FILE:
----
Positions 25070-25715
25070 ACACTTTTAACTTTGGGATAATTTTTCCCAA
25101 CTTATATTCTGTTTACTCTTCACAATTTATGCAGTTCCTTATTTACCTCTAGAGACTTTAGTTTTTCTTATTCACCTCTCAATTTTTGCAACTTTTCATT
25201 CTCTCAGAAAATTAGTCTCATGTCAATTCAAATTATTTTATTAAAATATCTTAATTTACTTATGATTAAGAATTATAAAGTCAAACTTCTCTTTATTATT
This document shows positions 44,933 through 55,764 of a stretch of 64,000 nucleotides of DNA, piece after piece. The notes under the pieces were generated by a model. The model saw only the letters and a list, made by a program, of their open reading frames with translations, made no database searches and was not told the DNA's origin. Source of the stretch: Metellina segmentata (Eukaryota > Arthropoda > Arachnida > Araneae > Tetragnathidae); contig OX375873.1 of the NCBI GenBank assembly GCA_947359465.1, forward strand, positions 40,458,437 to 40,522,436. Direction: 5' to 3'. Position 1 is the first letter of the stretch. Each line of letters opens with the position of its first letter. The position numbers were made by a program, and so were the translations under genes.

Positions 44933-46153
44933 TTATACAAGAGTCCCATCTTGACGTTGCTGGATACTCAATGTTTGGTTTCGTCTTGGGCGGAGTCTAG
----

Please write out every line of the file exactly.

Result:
Positions 25070-25715
25070 ACACTTTTAACTTTGGGATAATTTTTCCCAA
25101 CTTATATTCTGTTTACTCTTCACAATTTATGCAGTTCCTTATTTACCTCTAGAGACTTTAGTTTTTCTTATTCACCTCTCAATTTTTGCAACTTTTCATT
25201 CTCTCAGAAAATTAGTCTCATGTCAATTCAAATTATTTTATTAAAATATCTTAATTTACTTATGATTAAGAATTATAAAGTCAAACTTCTCTTTATTATT
This document shows positions 44,933 through 55,764 of a stretch of 64,000 nucleotides of DNA, piece after piece. The notes under the pieces were generated by a model. The model saw only the letters and a list, made by a program, of their open reading frames with translations, made no database searches and was not told the DNA's origin. Source of the stretch: Metellina segmentata (Eukaryota > Arthropoda > Arachnida > Araneae > Tetragnathidae); contig OX375873.1 of the NCBI GenBank assembly GCA_947359465.1, forward strand, positions 40,458,437 to 40,522,436. Direction: 5' to 3'. Position 1 is the first letter of the stretch. Each line of letters opens with the position of its first letter. The position numbers were made by a program, and so were the translations under genes.

Positions 44933-46153
44933 TTATACAAGAGTCCCATCTTGACGTTGCTGGATACTCAATGTTTGGTTTCGTCTTGGGCGGAGTCTAG